Promote Opportunities for Growth and Development

Companies should offer comprehensive training programs that are equally accessible to all employees, regardless of gender. This includes technical training, leadership development, and opportunities for career advancement. Mentorship programs can also play a crucial role in supporting blue collar women by pairing them with experienced professionals who can provide guidance and support as they navigate their careers.

Provide Gender-Inclusive Training Programs

Training programs that focus on gender inclusion are essential for fostering a supportive work environment. These programs should address issues such as unconscious bias, gender stereotypes, and the importance of diversity in the workplace. Encouraging male employees to participate in these training sessions can help to create a more inclusive culture that supports women in the workplace.


Female Leaders in Blue Collar Industries

blue collar women in automotive industry

By stepping into and excelling in blue collar roles, women are not only shattering stereotypes but also paving the way for future generations. Their leadership and determination demonstrate that skill and capability transcend gender, fostering a more inclusive and innovative workforce.

Cathy Heying: From Minister to Automotive Mechanic

Cathy Heying's journey is a remarkable testament to the possibilities for blue collar women. Initially working as a minister and social worker, Cathy transitioned into the automotive industry, a field typically dominated by men. Driven by her desire to make a tangible difference, she founded The Lift Garage in Minneapolis, which provides low-cost car repairs for people with low incomes.
This initiative not only empowers individuals by enabling them to maintain reliable transportation but also breaks down barriers within the blue collar labor force. Cathy’s story highlights how passion and commitment can lead to significant social impact and pave the way for women to enter and thrive in traditionally male-dominated blue collar industries​.

Laura Ciriello-Benedict: Leading in Plumbing

Laura Ciriello-Benedict's success in the plumbing industry showcases the potential for women to excel in blue-collar roles. Despite having no initial interest in plumbing, Laura embraced the opportunity to join her family business, Ciriello Plumbing. She became one of the few female Master Plumbers in her state and eventually took over as president of the company.

Laura’s leadership focuses on challenging traditional ways of thinking, exploring new opportunities, and positioning her team for continuous improvement. She also actively promotes the industry to young women, highlighting the excellent pay and benefits and the rewarding nature of the work. Her commitment to mentorship and apprenticeship has helped a lot of women enter and succeed in the plumbing trade, demonstrating that with determination and support, women in the workforce can achieve outstanding success​.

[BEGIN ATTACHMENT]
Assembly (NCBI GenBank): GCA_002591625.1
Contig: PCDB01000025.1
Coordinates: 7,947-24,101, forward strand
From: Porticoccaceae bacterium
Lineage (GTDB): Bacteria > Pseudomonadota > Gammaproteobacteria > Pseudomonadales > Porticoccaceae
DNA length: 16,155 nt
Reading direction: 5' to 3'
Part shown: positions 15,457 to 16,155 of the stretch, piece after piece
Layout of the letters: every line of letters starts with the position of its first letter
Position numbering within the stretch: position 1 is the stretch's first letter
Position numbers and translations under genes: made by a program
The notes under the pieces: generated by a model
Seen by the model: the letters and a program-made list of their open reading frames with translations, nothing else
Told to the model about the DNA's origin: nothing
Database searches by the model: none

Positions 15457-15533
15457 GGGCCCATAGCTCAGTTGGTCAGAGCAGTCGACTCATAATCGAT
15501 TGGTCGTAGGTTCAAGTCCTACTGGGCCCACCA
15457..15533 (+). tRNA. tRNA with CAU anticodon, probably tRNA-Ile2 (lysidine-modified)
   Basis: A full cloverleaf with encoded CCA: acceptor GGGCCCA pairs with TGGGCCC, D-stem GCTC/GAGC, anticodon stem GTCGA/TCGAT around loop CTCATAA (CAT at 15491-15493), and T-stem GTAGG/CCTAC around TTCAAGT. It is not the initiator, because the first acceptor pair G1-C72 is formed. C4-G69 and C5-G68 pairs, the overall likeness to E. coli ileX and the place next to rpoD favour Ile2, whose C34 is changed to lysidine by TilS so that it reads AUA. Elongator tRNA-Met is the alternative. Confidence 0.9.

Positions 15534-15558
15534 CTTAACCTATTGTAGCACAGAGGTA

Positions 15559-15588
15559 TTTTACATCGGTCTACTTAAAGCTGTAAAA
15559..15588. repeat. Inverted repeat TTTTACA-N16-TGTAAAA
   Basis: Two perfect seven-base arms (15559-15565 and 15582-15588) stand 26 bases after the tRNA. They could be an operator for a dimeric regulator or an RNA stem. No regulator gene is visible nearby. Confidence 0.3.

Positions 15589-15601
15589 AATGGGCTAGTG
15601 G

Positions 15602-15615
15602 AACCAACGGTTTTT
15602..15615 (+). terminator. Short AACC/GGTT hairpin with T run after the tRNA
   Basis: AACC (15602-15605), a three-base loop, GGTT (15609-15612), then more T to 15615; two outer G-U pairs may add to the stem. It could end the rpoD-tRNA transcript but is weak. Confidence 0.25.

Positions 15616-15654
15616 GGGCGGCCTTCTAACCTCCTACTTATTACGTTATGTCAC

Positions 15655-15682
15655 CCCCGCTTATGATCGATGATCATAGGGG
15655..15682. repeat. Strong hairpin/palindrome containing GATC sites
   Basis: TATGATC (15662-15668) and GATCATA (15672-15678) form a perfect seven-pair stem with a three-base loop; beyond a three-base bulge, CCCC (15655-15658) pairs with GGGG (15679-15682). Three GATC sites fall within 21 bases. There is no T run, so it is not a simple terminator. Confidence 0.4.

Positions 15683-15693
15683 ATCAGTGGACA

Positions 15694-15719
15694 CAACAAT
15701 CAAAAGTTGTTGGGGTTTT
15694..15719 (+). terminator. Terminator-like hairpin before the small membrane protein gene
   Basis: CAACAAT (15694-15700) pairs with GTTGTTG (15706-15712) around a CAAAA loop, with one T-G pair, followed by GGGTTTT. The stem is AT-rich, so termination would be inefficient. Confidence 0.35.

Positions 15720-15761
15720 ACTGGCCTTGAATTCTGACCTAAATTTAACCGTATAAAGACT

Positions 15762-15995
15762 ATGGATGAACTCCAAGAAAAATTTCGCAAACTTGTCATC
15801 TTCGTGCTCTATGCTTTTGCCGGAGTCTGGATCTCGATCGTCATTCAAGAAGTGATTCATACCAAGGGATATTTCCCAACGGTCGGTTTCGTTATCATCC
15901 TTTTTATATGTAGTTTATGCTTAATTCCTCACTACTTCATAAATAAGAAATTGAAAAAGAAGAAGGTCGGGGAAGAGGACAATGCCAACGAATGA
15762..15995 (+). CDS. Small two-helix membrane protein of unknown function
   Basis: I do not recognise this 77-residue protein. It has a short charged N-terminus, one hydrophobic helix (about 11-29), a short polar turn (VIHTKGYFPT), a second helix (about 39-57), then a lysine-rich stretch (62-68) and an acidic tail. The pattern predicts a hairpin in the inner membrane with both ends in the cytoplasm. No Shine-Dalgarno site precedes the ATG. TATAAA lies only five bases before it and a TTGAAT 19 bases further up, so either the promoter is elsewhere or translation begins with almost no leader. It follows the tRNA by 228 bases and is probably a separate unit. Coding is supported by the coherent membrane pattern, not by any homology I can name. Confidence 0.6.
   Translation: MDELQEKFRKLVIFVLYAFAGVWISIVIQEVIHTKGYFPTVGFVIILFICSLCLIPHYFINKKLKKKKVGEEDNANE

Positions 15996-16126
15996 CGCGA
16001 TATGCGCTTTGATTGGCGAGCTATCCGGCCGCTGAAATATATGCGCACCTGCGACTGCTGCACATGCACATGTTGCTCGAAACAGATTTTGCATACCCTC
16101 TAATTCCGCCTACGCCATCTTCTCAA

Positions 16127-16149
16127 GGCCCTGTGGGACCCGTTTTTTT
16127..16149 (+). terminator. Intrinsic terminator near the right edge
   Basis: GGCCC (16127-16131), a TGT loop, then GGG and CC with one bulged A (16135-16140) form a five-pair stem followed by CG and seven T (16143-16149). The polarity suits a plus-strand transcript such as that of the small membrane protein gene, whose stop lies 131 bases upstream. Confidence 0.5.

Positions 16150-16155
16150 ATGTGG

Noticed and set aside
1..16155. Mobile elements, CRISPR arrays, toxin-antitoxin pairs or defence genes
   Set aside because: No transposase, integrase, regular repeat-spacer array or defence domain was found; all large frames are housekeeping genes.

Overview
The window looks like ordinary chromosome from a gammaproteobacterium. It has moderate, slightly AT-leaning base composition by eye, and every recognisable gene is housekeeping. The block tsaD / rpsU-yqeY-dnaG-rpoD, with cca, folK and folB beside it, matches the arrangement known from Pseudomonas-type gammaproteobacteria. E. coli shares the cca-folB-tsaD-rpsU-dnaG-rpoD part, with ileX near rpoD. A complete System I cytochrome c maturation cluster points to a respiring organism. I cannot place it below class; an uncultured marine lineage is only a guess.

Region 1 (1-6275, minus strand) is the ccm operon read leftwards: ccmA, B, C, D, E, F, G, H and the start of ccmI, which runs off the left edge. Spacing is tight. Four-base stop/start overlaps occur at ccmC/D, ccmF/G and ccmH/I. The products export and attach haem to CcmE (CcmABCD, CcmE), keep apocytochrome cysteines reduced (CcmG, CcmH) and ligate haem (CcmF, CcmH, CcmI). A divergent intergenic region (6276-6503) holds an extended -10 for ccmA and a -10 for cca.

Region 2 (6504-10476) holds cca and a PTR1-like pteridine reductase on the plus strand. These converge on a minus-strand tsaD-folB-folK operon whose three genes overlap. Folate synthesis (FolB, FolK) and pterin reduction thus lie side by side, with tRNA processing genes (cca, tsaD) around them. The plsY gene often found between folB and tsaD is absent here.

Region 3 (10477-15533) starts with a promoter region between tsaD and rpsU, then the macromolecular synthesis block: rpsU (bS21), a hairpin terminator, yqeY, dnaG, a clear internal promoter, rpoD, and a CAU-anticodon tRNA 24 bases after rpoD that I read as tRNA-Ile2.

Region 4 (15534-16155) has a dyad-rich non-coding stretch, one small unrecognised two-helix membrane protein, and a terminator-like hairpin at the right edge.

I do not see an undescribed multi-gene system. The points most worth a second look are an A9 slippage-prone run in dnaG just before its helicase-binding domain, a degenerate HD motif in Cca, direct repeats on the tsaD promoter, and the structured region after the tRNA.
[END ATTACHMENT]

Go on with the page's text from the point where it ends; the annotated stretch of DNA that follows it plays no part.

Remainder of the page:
FAQs About Women in Blue Collar Jobs

Can a woman be a blue-collar worker?

Yes, women can and do work in blue-collar jobs. Despite being underrepresented, women are increasingly entering fields such as construction, manufacturing, and transportation, proving that they can excel in these traditionally male-dominated industries​.

How many women are blue-collar workers?

According to Deloitte's Blue Collar Workforce Trends Report 2023, women make up about 8% of the blue collar labor force. Although they are still in the minority, their numbers are gradually increasing as more women pursue careers in these fields.

What is the best blue-collar job for women?

There is no single "best" blue-collar job for women, as it depends on individual interests and skills. However, some blue-collar jobs with significant opportunities for women include welding, electrical work, and plumbing, all of which offer good pay, benefits, and career advancement potential​.

What is the highest rate of female employment?

The highest rates of women's employment are often found in sectors such as healthcare, education, and administrative support. However, within blue-collar industries, areas like light manufacturing and certain trades like plumbing and electrical work are seeing increasing female participation​.

Which blue-collar job pays the most?

Among blue-collar jobs, those in the skilled trades typically pay the most. This includes positions such as electricians, plumbers, and HVAC technicians. These roles not only offer high wages but also provide significant opportunities for career growth and development​.


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The material provided in this article is for general information purposes only. It is not intended to replace professional/legal advice or substitute government regulations, industry standards, or other requirements specific to any business/activity. While we made sure to provide accurate and reliable information, we make no representation that the details or sources are up-to-date, complete or remain available. Readers should consult with an industrial safety expert, qualified professional, or attorney for any specific concerns and questions.


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Author: Herbert Post

Born in the Philadelphia area and raised in Houston by a family who was predominately employed in heavy manufacturing. Herb took a liking to factory processes and later safety compliance where he has spent the last 13 years facilitating best practices and teaching updated regulations. He is married with two children and a St Bernard named Jose. Herb is a self-described compliance geek. When he isn’t studying safety reports and regulatory interpretations he enjoys racquetball and watching his favorite football team, the Dallas Cowboys.